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Psychoneuroendocrinology

Exogenous testosterone in women enhances and inhibits competitive decision-making depending on victory-defeat experience and trait dominance.


PMID 26209809

Abstract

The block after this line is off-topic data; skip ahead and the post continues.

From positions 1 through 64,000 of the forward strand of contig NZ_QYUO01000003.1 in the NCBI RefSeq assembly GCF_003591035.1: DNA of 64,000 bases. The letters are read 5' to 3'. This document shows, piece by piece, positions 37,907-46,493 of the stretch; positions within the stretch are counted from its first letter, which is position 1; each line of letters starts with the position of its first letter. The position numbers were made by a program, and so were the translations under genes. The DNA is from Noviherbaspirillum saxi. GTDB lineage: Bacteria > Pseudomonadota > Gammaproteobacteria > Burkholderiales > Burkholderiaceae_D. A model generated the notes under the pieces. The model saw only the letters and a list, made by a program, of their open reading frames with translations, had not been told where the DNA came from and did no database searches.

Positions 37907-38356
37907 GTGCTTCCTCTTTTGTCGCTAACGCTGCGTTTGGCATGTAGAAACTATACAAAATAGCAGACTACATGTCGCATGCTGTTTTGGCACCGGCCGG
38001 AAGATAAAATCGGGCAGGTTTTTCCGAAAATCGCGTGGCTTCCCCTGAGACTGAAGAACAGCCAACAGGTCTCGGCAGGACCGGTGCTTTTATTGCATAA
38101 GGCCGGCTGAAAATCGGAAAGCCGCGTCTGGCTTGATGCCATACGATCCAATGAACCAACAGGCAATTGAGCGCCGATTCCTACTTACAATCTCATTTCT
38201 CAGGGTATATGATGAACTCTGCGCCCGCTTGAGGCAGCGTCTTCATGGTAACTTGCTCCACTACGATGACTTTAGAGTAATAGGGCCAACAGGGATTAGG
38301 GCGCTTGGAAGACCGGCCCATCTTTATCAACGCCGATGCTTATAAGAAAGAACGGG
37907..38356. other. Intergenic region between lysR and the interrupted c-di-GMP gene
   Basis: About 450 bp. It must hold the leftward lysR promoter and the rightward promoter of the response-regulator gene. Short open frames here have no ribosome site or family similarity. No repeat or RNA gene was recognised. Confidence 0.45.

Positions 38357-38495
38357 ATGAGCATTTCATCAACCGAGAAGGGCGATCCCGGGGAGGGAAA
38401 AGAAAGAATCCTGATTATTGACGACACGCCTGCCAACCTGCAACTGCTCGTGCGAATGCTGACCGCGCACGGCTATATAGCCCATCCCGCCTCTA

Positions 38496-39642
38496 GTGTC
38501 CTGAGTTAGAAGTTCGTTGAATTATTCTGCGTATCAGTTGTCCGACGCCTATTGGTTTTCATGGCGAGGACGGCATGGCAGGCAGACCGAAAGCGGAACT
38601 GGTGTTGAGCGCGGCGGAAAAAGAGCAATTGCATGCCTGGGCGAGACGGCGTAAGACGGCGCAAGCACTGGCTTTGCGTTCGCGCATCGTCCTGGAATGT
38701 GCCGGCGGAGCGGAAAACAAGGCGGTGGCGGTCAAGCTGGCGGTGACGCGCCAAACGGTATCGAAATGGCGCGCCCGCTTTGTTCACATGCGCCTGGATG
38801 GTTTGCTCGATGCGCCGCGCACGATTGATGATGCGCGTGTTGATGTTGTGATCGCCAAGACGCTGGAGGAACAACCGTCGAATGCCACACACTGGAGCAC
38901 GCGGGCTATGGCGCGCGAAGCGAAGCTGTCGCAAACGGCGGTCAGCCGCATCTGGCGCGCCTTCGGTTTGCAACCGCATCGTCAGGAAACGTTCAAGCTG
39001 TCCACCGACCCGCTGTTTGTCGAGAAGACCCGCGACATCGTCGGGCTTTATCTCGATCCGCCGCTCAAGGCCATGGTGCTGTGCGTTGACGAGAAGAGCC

The present experiment tested the causal impact of testosterone on human competitive decision-making. According to prevailing theories about testosterone's role in social behavior, testosterone should directly boost competitive decisions. But recent correlational evidence suggests that testosterone's behavioral effects may depend on specific aspects of the context and person relevant to social status (win-lose context and trait dominance). We tested the causal influence of testosterone on competitive decisions by combining hormone administration with measures of trait dominance and a newly developed social competition task in which the victory-defeat context was experimentally manipulated, in a sample of 54 female participants. Consistent with the hypothesis that testosterone has context- and person-dependent effects on competitive behavior, testosterone increased competitive decisions after victory only among high-dominant individuals but testosterone decreased competitive decisions after defeat across all participants. These results suggest that testosterone flexibly modulates competitive decision-making depending on prior social experience and dominance motivation in the service of enhancing social status.